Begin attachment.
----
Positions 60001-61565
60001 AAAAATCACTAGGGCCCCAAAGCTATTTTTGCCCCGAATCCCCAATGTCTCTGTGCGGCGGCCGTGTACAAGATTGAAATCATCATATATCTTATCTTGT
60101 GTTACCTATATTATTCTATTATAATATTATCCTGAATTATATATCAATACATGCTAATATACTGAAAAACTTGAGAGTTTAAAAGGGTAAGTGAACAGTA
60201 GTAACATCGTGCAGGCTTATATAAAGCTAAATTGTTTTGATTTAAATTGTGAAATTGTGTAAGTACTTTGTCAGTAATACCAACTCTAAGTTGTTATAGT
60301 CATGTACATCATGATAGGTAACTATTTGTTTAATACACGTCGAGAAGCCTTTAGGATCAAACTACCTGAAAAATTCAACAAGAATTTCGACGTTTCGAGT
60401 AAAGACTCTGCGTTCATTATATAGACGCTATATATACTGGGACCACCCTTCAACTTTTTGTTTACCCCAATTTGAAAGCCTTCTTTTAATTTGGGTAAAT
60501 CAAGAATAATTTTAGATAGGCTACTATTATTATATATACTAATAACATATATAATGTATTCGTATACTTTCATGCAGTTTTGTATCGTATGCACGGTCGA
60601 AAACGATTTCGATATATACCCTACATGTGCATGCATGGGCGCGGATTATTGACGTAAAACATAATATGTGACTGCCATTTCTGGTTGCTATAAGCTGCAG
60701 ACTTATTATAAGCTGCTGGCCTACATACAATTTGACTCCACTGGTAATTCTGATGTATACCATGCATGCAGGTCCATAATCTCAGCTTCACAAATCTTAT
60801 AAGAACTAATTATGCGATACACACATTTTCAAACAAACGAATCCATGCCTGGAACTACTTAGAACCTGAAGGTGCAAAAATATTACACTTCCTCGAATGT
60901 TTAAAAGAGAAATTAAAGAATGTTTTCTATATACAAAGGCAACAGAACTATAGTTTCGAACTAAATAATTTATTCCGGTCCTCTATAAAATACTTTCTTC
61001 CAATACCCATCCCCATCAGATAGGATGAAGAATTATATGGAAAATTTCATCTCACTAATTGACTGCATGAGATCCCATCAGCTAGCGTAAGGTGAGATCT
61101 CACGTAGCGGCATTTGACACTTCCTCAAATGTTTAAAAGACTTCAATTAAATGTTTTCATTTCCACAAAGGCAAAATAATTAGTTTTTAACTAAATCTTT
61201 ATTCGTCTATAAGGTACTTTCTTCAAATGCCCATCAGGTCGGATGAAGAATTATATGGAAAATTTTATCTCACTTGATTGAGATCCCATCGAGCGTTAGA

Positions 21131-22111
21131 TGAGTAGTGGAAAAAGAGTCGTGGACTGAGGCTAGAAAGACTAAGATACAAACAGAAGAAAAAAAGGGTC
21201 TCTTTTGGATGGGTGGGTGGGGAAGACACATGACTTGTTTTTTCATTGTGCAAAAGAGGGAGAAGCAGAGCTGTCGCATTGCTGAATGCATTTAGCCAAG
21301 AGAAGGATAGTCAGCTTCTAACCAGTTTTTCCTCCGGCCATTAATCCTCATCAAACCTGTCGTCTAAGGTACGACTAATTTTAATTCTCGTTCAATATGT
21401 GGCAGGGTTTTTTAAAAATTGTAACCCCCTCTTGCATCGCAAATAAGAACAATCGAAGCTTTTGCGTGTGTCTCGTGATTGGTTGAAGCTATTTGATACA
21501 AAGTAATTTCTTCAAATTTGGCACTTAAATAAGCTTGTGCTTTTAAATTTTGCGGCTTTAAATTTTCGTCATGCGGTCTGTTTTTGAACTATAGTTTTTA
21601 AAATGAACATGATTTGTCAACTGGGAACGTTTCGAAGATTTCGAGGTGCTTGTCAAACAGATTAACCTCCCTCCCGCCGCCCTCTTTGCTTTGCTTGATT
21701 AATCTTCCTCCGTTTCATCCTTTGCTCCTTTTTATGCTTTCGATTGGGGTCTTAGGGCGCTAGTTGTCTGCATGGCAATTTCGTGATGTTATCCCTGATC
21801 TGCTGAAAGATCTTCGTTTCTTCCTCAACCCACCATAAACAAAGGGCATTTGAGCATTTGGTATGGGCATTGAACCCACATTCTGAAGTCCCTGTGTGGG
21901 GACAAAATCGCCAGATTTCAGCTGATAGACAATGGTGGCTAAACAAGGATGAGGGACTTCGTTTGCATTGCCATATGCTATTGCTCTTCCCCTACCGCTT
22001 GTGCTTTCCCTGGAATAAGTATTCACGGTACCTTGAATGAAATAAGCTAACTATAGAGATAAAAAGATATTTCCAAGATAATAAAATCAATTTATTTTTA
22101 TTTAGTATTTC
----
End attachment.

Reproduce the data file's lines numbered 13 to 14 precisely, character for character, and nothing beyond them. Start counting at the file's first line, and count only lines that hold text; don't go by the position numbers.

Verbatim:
61101 CACGTAGCGGCATTTGACACTTCCTCAAATGTTTAAAAGACTTCAATTAAATGTTTTCATTTCCACAAAGGCAAAATAATTAGTTTTTAACTAAATCTTT
61201 ATTCGTCTATAAGGTACTTTCTTCAAATGCCCATCAGGTCGGATGAAGAATTATATGGAAAATTTTATCTCACTTGATTGAGATCCCATCGAGCGTTAGA